PC Perspective Podcast #365 – 09/03/2015
Join us this week as we discuss the R9 Nano Preview, Tons of Skylake SKUs, Asynchronous Shaders and more!
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Hosts: Ryan Shrout, Josh Walrath, Allyn Malventano and Sebastian Peak
Program length: 1:49:27
Week in Review:
0:04:20 ASUS Z170-A Motherboard Review
0:15:45 ASUS Strix Radeon R9 Fury Review
0:42:40 Hot Topic: Asynchronous Shaders
0:48:45 This week’s episode of the PC Perspective Podcast is brought to you by VideoBlocks
News item of interest:
Hardware/Software Picks of the Week:
Ryan: Skiva StandCharger
Allyn: Tabbed Windows Explorer with QTTabBar
Sebastian: Who needs full ATX??
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Check your post naming,
Check your post naming, should be Podcast 365 not 364.
I think PCPer left out some
I think PCPer left out some important points about Asynchronous Compute(AC) and ACE’s in the GCN architecture. We all know that GCN has ACE’s baked in, but the reason why it is there in the first place is because of consoles run custom low-level APIs that heavily use AC.
This leads me to believe that games that use AC ported from the console to the PC will keep the support for AC, since DX12 has that feature, potentially make those games a bit easier to port.
I’ve mentioned this before on a different story, but the below article is a really good and in depth read about AMD’s “long game”:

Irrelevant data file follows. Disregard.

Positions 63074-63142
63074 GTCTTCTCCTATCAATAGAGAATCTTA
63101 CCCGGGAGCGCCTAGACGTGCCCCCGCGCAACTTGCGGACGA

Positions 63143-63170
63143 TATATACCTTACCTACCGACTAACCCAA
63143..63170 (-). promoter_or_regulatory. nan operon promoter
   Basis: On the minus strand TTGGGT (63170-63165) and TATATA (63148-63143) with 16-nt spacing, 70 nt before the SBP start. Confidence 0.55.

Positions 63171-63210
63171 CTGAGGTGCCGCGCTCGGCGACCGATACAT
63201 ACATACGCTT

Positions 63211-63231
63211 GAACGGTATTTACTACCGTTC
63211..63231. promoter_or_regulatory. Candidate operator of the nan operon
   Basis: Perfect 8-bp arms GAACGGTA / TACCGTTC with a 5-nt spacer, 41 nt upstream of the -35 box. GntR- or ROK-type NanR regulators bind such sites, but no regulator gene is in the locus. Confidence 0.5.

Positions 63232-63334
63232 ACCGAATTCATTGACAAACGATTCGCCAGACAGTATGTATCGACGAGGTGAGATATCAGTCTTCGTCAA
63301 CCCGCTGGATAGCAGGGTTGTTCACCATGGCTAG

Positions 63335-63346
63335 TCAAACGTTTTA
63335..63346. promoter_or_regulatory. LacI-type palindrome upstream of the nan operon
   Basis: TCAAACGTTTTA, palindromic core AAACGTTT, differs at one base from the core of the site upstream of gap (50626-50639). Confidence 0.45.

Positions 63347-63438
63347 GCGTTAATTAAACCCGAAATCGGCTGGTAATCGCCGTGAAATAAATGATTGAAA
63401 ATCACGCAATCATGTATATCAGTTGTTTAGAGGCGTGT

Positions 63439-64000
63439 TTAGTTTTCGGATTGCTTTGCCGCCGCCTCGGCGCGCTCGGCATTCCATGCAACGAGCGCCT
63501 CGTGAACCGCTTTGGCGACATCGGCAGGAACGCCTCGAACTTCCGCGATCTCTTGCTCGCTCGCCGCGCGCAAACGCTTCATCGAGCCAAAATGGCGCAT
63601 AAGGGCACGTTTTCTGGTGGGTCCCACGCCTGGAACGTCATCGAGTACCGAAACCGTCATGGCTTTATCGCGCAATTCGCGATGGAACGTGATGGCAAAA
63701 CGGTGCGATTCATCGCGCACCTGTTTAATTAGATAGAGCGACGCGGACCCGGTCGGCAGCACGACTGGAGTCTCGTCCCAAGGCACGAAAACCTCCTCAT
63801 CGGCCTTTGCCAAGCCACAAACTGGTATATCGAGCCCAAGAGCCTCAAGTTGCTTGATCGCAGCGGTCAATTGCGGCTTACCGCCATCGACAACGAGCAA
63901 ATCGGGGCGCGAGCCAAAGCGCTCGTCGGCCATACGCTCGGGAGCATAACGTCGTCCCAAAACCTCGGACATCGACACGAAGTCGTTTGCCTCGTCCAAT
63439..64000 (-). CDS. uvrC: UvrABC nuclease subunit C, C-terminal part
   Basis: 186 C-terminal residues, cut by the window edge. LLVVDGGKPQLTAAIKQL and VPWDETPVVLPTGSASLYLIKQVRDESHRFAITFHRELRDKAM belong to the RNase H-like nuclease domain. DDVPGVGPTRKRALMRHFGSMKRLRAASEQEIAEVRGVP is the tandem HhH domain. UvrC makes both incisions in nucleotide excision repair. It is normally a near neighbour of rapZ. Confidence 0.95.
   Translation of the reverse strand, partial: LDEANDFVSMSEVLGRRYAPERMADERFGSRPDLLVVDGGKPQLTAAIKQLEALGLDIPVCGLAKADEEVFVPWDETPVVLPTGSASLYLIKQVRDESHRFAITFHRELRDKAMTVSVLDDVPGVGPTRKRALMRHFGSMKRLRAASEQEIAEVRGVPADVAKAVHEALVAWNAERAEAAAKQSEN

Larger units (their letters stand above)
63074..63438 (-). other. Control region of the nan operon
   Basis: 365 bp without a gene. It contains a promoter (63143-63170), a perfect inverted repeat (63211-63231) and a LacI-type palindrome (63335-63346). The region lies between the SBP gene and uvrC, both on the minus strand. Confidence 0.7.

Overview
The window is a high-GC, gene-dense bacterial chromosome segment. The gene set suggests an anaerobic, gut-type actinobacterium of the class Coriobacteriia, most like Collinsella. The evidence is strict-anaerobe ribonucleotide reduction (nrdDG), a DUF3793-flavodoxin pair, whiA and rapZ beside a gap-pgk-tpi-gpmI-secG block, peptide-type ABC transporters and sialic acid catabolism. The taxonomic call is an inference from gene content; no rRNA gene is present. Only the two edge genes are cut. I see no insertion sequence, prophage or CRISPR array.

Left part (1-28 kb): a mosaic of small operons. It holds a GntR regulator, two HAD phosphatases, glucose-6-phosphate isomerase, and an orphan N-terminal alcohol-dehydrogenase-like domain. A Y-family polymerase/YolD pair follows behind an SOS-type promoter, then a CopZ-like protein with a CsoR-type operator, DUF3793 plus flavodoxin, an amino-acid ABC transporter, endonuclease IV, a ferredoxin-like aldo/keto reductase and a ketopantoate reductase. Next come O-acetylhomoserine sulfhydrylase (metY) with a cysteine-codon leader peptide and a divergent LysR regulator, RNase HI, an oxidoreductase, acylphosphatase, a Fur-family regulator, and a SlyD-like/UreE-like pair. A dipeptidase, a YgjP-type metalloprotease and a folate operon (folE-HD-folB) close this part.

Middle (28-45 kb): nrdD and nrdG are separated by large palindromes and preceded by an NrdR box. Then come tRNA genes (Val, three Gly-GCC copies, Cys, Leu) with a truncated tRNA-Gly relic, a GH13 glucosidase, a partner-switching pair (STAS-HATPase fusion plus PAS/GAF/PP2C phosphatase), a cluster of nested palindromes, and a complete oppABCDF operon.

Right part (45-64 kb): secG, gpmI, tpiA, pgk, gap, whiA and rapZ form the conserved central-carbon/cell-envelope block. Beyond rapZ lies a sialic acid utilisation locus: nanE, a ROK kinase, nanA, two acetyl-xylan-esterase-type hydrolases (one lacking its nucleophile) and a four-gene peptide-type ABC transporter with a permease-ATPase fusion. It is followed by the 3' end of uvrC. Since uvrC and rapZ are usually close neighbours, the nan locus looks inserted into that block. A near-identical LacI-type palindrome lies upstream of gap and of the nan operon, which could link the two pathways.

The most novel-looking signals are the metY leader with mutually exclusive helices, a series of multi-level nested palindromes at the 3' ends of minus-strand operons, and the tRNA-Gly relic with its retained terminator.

AMD is developing
AMD is developing Asynchronous Compute even more so for the HPC/workstation market where the largest revenue potentials are. Just look at AMD’s Zen based Server systems in development. It’s AMD trying to get back into the server market, and that R&D will benefit gaming because the more games rely on the Asynchronous Compute ability of AMD’s GPUs the less the latency issues between the CPU and GPU becomes a factor in gaming, and gaming uses a lot of compute besides graphics compute to run the games.
So expect that the Arctic Islands/Greenland GPUs that will be paired with the Zen cores on a HPC/workstation SKUs to have even more Asynchronous Compute features and take more of the gaming/compute load off of the CPU. Those HPC/workstation SKUs will lead to some very powerful derived gaming APUs on an interposer for the future AMD gaming platforms. That AMD HPC/exascale system APU with some FPGA compute included right on the HBM stacks may also lead to some very interesting possibilities for future gaming systems that AMD will be creating on an interposer for even more flexibility, so expect even more technology to be made available for gaming complements of U-SAM’s research grants in the exascale computing initiative.
00:50 Sebastians voice
00:50 Sebastians voice sounds too rapey.
Allyn face when the
Allyn face when the conversation switches to anything AMD. He looks constipated as soon as AMD Nano is mentioned and the segment starts. He miraculous recovers as soon as they finish.
I’ll have to disagree with
I’ll have to disagree with Josh and how much ASYNC shaders will be used by developers. I would like to remind people how many PC games are Xbox ports that will be leveraging every drop of performance they can out of the hardware.
PC is still taking its cues from console.
That’s only because now the